Posted by: Greg Ness | August 21, 2018

The Toxic Marketing Cloud

The Big Shift

When tech trade publishers stopped printing B2B magazines they shifted their business models from cultivating carefully validated readers (for print ad revenue) to attracting large, less known populations of hyperactive clickers (for online ad revenue). This has fundamentally changed marketing strategies and tactics, often for the worse.

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Many marketers address the relative anonymity problem (of the online reader) with a growing ecosystem of automated tools which “study, condition and validate” interest based solely on content interactions.  Lists of various kinds are bought from an assortment of providers then pounded with content offers, incentives and cold calls to find out who they are and if they are a legitimate prospect.

When Automation Meets Confusion Nobody Wins

The outputs of this approach aren’t marketing qualified leads, but really toxic marketing clouds with very high levels of identity and intent confusion.  With enough marketers at enough companies doing this you create something even worse: a kind of nuclear winter where legitimate prospects run and hide and vendors are forced to pay more to acquire customers. We’re getting there quickly as automation is amped up in a vain attempt to discover leads in the growing toxic cloud.

In a recent interview with Integrate’s Scott Vaughan I explained how this doomed strategy isn’t just “spray and pray” but “spray and pay.” And everyone is paying, not just those offending parties who are reselling bad lists but those who are hammering them with misplaced telephone outreach. Real buyers are avoiding the hassle outright by not engaging, otherwise they become a flood victim. The good news is that there are a host of new vendors emerging to address the problem.

I remember a customer who had insisted I call him to start a project. I had left a dozen calls and emails then a “last message” more than two months after our initial lunch. He called me a couple days after the last message and apologized saying that he had trouble keeping up with the volume of emails and phone messages.  I nodded sympathetically until he walked me to his office and showed me hundreds of unopened vendor emails from that day and played his voicemail attendant advising of more than a hundred unheard messages.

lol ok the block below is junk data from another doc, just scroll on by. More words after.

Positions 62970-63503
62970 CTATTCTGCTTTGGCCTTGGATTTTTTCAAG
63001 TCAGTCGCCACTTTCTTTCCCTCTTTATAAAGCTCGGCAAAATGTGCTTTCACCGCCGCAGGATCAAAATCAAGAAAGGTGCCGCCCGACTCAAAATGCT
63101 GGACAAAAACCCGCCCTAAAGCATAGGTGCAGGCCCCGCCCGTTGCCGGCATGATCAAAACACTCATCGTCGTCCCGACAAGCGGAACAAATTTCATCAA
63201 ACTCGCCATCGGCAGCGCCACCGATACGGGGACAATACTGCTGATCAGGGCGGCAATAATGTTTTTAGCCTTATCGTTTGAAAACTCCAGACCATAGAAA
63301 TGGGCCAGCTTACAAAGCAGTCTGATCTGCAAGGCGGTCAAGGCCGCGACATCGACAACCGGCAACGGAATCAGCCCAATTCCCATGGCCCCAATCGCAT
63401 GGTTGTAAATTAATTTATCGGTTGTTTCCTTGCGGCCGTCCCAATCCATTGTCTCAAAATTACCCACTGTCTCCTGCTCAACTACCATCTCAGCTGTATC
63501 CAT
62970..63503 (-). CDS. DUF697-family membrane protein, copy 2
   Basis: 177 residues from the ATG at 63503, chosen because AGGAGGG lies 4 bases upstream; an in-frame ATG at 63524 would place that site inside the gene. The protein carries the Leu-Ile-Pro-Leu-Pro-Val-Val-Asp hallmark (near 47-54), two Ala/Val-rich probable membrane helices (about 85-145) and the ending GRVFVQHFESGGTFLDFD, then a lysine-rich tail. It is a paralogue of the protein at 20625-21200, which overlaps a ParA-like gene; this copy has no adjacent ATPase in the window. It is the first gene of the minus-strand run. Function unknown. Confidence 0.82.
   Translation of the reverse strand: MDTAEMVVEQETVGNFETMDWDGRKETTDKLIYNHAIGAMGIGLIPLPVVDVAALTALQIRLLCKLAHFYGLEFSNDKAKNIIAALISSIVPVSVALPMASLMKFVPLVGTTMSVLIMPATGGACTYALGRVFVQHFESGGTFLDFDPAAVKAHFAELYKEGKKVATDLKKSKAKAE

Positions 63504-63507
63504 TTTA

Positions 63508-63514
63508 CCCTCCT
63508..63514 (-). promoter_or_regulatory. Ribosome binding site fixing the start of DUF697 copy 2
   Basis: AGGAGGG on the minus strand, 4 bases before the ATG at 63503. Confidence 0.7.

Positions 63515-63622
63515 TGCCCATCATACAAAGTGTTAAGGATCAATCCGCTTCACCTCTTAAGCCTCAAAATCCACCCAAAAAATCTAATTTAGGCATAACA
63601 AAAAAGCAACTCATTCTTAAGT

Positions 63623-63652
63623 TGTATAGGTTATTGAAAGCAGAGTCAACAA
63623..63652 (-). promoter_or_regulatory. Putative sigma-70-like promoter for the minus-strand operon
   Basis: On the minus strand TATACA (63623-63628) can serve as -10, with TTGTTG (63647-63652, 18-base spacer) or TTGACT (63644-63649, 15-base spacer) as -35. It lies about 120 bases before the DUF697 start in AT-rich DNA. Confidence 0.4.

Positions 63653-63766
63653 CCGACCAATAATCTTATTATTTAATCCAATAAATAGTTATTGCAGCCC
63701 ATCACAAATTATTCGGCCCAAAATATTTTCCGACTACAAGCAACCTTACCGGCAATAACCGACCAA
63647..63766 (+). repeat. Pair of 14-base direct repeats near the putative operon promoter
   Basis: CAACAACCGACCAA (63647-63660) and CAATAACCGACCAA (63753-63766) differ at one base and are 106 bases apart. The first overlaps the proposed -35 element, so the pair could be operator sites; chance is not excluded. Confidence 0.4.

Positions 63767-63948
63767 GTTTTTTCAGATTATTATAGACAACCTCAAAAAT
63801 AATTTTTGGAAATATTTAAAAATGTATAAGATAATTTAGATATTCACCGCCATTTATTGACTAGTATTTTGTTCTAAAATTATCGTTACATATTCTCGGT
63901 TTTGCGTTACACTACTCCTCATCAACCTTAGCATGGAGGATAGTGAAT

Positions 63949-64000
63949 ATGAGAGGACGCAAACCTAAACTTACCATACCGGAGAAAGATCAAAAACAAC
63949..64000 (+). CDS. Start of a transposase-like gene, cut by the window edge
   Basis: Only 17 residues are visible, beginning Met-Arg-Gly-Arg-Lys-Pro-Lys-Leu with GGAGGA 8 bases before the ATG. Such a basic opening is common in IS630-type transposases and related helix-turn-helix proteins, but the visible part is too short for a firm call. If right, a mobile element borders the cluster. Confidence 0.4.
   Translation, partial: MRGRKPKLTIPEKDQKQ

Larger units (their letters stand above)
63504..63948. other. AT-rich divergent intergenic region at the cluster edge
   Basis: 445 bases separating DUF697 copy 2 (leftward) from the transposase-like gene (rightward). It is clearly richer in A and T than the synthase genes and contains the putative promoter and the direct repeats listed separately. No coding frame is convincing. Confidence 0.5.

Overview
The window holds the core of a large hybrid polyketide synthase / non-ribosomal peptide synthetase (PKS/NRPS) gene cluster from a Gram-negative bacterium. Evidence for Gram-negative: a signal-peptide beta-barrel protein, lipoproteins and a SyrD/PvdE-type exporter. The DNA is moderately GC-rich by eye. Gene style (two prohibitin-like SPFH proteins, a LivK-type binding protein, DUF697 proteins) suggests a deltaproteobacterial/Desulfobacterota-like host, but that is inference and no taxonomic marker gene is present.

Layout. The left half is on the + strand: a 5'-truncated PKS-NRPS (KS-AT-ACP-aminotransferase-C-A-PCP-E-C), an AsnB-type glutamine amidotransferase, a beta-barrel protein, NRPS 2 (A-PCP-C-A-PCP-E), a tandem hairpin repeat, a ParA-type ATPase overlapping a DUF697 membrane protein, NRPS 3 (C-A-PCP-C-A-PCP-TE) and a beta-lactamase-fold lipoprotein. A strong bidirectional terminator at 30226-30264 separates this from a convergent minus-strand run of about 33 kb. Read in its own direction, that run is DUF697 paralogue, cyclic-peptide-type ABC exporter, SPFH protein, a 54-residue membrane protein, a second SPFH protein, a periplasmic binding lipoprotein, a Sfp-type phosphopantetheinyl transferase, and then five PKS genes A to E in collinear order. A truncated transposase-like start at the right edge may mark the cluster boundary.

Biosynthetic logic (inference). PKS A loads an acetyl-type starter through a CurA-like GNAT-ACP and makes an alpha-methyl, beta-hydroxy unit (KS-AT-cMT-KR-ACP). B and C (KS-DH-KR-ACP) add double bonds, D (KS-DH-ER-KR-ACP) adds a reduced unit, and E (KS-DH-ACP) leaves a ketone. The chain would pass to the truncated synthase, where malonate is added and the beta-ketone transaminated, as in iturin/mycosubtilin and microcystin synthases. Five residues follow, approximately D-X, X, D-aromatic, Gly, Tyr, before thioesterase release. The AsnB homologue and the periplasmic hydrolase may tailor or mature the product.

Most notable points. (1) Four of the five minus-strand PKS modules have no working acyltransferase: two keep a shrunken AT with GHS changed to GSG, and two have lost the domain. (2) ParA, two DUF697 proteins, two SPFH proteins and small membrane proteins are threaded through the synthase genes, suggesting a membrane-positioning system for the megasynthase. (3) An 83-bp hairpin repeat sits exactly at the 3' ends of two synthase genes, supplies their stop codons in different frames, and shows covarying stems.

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The toxic fog was there in his office, blocking him from legitimate and needed vendor interactions. And blocking us from getting business done.

The List is Key and It Always Has Been

When lists are bad they are not cheap, regardless of how little you paid.  They are costly because they lead to wasted outreach, bad data and fatigued, frustrated and angry sales teams. Clicks, opens and time spent on web pages don’t matter if the visitor is not a prospect. But tell this to the CMO compensated on lead counts and email opens.

In a coming blog I’ll share more about how I’m generating client lists for Actium Bay Group. -G

What Happened to the Art and Science of Tech Marketing?

In the 1990s, just as the data networking business took off and created new avenues for information sharing, marketers embraced the notion of knowing their customers and prospects better than ever, thanks to technology. We could use 1 to 1 marketing strategies to get closer to prospects and customers than ever with specific content, video and real nurturing to establish successful relationships via the new Internet.

My how we’ve regressed from the dream.

When the print publishers succumbed we lost a valuable ally in the marketplace.  We lost contact with validated prospects and substituted repetition with authenticity. We need to get back on strategy.

Let’s change it back…  Interested?  Drop me a line and we can talk about advanced demand generation architectures from Actium Bay Group.

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